Irrigation came to the arid West in a wave of optimism about the power of water to make the desert bloom. Mark Fiege's fascinating and innovative study of irrigation in southern Idaho's Snake River valley describes a complex interplay of human and natural systems. Using vast quantities of labor, irrigators built dams, excavated canals, laid out farms, and brought millions of acres into cultivation. But at each step, nature rebounded and compromised the intended agricultural order. The result was a new and richly textured landscape made of layer upon layer of technology and intractable natural forces-one that engineers and farmers did not control with the precision they had anticipated. Irrigated Eden vividly portrays how human actions inadvertently helped to create a strange and sometimes baffling ecology.
Winner of the Idaho Library Association Book Award, 1999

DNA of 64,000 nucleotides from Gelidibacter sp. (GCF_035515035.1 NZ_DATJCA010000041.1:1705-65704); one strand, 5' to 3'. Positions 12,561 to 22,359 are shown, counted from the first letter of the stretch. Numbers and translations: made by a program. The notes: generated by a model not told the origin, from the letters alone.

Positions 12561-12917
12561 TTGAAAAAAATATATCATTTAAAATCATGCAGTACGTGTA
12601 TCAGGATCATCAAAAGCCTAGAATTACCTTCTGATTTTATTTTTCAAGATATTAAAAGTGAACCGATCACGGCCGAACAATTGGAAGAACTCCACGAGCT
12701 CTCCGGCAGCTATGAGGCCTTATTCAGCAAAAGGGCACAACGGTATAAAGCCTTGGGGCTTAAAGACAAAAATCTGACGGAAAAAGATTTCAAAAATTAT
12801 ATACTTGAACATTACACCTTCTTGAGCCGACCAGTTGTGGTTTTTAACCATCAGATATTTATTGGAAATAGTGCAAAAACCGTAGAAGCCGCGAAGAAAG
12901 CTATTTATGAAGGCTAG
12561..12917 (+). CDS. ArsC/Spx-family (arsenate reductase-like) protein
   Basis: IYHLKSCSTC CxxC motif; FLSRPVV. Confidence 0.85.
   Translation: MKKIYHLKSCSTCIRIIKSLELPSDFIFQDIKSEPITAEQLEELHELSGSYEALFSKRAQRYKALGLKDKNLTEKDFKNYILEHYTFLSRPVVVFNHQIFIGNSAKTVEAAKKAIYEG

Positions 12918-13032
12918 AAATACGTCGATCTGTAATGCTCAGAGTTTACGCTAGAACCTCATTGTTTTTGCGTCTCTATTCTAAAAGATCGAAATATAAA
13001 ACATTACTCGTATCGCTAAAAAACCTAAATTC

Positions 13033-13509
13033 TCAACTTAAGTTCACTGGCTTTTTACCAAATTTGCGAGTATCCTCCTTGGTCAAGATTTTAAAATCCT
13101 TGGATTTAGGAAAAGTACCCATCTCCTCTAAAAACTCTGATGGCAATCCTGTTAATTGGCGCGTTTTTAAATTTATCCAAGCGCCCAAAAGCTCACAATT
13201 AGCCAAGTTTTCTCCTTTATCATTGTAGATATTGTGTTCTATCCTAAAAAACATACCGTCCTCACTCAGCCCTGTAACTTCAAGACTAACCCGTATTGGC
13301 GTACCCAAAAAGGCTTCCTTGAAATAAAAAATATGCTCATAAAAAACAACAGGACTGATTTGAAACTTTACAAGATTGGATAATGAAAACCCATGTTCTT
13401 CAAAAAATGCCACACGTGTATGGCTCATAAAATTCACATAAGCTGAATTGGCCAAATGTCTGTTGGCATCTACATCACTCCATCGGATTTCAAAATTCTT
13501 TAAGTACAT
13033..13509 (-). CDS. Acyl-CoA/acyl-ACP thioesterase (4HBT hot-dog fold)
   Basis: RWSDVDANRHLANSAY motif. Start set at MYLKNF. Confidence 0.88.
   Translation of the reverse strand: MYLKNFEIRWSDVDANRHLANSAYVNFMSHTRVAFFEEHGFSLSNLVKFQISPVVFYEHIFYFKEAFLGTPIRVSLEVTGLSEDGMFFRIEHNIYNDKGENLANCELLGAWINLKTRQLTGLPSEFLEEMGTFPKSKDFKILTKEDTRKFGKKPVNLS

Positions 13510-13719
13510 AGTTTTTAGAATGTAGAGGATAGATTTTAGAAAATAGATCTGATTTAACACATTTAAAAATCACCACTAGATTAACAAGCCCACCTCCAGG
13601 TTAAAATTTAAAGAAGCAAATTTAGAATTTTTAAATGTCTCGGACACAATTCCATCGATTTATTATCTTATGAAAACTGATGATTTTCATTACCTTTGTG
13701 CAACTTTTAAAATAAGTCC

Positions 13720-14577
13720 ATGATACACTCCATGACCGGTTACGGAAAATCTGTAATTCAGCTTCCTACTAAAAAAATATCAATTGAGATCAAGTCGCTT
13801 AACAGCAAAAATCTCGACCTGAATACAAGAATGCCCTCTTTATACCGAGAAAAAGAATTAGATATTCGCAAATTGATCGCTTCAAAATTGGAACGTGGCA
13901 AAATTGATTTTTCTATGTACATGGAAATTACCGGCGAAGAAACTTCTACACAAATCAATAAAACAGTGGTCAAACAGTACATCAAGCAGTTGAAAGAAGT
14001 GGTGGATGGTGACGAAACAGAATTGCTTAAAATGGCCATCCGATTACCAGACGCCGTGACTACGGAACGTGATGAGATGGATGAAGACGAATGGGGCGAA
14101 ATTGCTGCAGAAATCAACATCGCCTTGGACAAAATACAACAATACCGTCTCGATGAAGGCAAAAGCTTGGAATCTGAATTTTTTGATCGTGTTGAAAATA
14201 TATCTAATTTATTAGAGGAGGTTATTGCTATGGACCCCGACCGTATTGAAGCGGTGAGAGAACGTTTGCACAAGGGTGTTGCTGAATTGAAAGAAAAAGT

Winner of the Charles A. Weyerhaeuser Award, Forest History Society, 1999-2000
Foreword by William CrononAcknowledgmentsIntroduction: Discovering the Irrigated Landscape1) Genesis: Water, Earth, and Irrigation Systems2) Habitat: The Irrigated Landscape and Its Biota3) Dividing Water: Conflict, Cooperation, and Allocation on the Upper Snake River4) Labor and Landscape: Irrigated Agriculture and Work5) From Field to Market: Agricultural Production in the Irrigated Landscape6) Industrial Eden: Myth, Metaphor, and the Irrigated Landscape7) Conclusion: A World in the makingNotesSelected BibliographyIndex